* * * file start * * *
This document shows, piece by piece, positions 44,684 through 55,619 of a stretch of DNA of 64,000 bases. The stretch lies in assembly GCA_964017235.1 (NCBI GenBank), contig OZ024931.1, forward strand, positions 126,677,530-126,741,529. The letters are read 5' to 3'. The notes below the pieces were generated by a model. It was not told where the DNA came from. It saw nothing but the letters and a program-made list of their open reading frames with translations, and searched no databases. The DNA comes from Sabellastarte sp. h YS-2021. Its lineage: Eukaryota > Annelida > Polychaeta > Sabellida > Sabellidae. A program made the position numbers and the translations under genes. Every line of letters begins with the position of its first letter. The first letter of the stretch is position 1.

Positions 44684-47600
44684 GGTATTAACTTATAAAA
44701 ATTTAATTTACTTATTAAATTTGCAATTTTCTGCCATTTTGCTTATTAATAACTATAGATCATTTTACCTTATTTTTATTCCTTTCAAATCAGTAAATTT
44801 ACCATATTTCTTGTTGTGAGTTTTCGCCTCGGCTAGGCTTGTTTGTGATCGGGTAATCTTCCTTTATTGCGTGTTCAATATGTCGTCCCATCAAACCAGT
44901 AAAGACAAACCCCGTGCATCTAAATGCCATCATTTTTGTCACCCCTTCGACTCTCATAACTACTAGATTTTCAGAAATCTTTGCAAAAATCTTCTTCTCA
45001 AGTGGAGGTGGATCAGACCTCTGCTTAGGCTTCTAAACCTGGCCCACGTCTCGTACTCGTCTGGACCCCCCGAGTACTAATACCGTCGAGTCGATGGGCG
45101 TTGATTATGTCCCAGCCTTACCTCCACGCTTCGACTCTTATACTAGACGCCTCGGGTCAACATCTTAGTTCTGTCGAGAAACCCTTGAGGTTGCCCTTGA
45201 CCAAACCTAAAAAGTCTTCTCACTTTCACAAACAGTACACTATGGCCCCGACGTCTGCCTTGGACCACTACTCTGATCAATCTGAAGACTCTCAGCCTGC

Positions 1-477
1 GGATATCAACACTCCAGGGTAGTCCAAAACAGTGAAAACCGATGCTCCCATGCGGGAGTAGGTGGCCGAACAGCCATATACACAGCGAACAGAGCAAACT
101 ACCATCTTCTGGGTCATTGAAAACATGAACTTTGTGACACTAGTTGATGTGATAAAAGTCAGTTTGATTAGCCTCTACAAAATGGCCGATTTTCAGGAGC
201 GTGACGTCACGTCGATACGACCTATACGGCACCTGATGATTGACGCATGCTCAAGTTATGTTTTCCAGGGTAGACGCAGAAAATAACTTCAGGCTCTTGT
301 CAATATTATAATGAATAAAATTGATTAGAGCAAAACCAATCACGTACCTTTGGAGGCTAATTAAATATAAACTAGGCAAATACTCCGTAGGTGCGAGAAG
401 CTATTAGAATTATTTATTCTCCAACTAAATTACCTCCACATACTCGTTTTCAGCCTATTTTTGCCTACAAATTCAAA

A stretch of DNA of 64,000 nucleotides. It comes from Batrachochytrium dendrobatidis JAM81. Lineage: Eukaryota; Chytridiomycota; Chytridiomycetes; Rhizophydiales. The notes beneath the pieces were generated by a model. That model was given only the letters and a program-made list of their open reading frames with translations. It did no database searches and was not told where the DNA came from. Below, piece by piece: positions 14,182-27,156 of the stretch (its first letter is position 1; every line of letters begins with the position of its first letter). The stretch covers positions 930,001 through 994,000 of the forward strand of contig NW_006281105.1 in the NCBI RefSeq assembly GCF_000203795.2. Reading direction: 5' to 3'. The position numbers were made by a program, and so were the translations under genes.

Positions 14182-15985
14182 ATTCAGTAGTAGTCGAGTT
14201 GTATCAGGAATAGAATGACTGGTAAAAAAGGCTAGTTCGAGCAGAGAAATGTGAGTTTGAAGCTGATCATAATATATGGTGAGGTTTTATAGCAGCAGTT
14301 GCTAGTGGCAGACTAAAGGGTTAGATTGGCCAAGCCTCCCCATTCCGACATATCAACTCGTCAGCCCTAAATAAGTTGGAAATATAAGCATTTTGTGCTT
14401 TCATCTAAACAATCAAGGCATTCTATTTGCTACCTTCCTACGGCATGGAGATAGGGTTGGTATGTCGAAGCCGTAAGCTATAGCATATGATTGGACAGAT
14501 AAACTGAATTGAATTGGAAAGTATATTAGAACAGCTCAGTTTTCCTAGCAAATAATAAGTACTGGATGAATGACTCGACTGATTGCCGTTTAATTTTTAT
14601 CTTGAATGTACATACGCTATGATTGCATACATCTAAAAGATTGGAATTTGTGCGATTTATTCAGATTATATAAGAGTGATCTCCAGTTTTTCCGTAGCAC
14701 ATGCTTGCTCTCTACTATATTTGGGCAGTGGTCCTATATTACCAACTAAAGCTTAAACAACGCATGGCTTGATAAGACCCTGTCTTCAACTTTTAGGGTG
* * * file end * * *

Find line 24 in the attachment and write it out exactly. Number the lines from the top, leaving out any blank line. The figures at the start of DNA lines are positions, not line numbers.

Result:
14701 ATGCTTGCTCTCTACTATATTTGGGCAGTGGTCCTATATTACCAACTAAAGCTTAAACAACGCATGGCTTGATAAGACCCTGTCTTCAACTTTTAGGGTG